Rounded up. Really a 3.5, I think. The writing is clear and strong, descriptive. The story is inventive. Details are wonderful.
But the age of the prot...moreRounded up. Really a 3.5, I think. The writing is clear and strong, descriptive. The story is inventive. Details are wonderful.
But the age of the protagonist feels confused to me, even for 1952. And the "bad guys" and politics feel flat and simplistic, for a book which has attempted to address such matters. It's as if Meloy intended to get into these issues in a more serious way, but then lost steam (or her initial project was edited into a simpler one). Also, I struggled here, as I do with a lot of books (including my own) about how far I can suspend my disbelief concerning the kid/parent relationship, once the adventure starts up. I don't buy that they'd just leave her with the gin-soaked stranger while they went out of town for work. And I know how impossible this can be to navigate (truth be told I'm struggling with it now myself, which may be why it bugged me so much) but I think Meloy could have found herself a better device to get Janie off on her own.(less)
Okay, so here's what I've been puzzling over with this book-- it's a PRIME example of the sort of book that sometimes struggles to find the right read...moreOkay, so here's what I've been puzzling over with this book-- it's a PRIME example of the sort of book that sometimes struggles to find the right readers, I think. Because it takes real risks, in quiet ways. It doesn't announce itself as "quirky" or "zany." It just is those things, because it is human, and humans are those things...
The book is charming, yes. It is funny. The characters are real. The writing is impossibly good, without requiring flourishes. It is smart and witty and SIMPLE. In theory, everyone is supposed to like all of those things. But somehow, books like this get misread. Or overlooked.
What makes me love it best is what an irritating review I just read disliked about it. It is PARTICULAR. It is pointed. It is honest.
If you need things to be sweet and sympathetic at every turn, or DRAMATIC, look elsewhere. This book has a tiny but real mean streak. It makes fun. It paints a real portait of real people with adept humor, and with empathy too, with humanity.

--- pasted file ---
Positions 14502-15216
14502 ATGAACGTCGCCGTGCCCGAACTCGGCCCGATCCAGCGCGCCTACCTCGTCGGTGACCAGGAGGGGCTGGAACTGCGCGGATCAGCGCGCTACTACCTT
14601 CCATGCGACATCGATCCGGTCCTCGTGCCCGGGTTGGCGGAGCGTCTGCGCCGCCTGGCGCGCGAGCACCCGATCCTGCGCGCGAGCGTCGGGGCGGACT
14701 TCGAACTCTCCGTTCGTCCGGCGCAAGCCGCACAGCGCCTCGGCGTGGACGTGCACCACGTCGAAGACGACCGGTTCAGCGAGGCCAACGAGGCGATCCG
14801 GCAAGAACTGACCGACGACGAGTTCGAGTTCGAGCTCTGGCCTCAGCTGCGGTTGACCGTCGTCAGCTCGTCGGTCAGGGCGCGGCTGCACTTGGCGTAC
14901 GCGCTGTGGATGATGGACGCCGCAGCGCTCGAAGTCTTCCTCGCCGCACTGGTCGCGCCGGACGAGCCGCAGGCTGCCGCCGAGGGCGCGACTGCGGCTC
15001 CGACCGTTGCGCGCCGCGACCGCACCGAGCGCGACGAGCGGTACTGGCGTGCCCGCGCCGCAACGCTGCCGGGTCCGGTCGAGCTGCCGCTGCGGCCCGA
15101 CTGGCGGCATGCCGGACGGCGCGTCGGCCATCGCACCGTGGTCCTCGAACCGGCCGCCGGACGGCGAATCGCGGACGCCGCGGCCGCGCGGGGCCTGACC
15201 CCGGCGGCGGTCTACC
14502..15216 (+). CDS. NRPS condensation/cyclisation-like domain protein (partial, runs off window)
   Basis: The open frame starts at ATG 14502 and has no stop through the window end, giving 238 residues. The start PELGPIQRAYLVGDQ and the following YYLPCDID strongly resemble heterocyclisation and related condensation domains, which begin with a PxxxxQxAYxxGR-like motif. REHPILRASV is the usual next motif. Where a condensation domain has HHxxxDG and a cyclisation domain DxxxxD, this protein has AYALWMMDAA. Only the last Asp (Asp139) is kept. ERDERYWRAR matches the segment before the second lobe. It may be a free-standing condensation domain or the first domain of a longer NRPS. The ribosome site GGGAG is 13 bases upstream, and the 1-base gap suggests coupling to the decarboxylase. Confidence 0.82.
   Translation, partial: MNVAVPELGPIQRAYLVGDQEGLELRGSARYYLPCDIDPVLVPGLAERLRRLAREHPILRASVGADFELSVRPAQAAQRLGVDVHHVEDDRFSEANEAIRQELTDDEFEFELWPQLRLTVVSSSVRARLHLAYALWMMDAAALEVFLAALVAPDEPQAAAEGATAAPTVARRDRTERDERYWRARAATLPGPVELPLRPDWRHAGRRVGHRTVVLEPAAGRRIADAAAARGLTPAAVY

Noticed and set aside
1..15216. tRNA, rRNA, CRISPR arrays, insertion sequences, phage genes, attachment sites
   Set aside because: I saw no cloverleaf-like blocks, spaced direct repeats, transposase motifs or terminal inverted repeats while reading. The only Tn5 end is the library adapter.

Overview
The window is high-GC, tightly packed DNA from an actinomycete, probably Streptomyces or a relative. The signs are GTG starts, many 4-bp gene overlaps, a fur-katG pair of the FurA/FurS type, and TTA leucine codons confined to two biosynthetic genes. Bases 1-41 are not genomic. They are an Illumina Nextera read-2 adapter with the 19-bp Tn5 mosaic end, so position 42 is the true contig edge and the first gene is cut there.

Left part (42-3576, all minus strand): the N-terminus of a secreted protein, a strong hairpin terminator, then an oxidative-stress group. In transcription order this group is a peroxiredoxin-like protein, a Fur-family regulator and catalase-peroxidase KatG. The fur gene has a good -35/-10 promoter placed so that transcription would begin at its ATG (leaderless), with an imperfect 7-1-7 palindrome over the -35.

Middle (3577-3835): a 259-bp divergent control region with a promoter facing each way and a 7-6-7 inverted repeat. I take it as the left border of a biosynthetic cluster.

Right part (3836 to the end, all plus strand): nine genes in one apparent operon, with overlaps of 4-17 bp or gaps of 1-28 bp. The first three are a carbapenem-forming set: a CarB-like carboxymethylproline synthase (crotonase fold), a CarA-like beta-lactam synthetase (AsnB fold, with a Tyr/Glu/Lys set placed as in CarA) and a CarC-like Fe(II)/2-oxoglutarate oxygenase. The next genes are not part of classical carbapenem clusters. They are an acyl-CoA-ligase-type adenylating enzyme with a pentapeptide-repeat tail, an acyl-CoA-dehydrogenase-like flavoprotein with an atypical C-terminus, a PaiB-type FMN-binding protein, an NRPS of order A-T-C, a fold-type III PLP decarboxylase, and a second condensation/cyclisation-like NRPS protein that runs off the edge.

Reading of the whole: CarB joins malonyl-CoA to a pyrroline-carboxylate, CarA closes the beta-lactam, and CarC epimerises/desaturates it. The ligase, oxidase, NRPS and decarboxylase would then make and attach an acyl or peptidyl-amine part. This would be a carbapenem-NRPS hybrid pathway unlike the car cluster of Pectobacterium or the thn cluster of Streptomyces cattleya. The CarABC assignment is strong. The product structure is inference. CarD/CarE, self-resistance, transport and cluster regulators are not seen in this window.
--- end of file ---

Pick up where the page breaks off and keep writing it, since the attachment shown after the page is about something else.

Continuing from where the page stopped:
Here is a test. If you LOVE this line like I do (whether or not you are Jewish) you will love the book. If you think this line is too mean, you maybe won't:
"The camp Allie and her sister go to," said my mom, "is, well--"
"IT'S FOR THE GOYIM," interrupted Ace.
(and then, a few lines later, about the same church camp, and what they do there, and why Zelly can't go)
Ace shrugged, "IT'S A PROVEN FACT: JEWS CAN'T MAKE FUDGE. THE GOYIM. THEY KNOW HOW TO MAKE FUDGE."
It is not that the book is about Jews that makes it particular. It's that it's a little mean. Zelly doesn't like Ace. WE aren't supposed to entirely like him. And yet, we appreciate him on many levels.
If this book resembles anything I've read, it resembles The View from Saturday. It's better than most of the books I've read this year. But it wasn't written, I don't think, for reviewers. It was written for kids smart enough to get it, human enough to laugh.
I thought the first book was inventive and compelling, but that this one rang hollow. I just didn't believe Katniss truly wanted to sacrifice herself...moreI thought the first book was inventive and compelling, but that this one rang hollow. I just didn't believe Katniss truly wanted to sacrifice herself for Peeta. It was too disconnected/undeveloped as a character shift from the first book. And without that, the entire book felt off. It also felt strangely lopsided. The second half of the book also seemed to sprint along too fast, and wrap up too quickly.(less)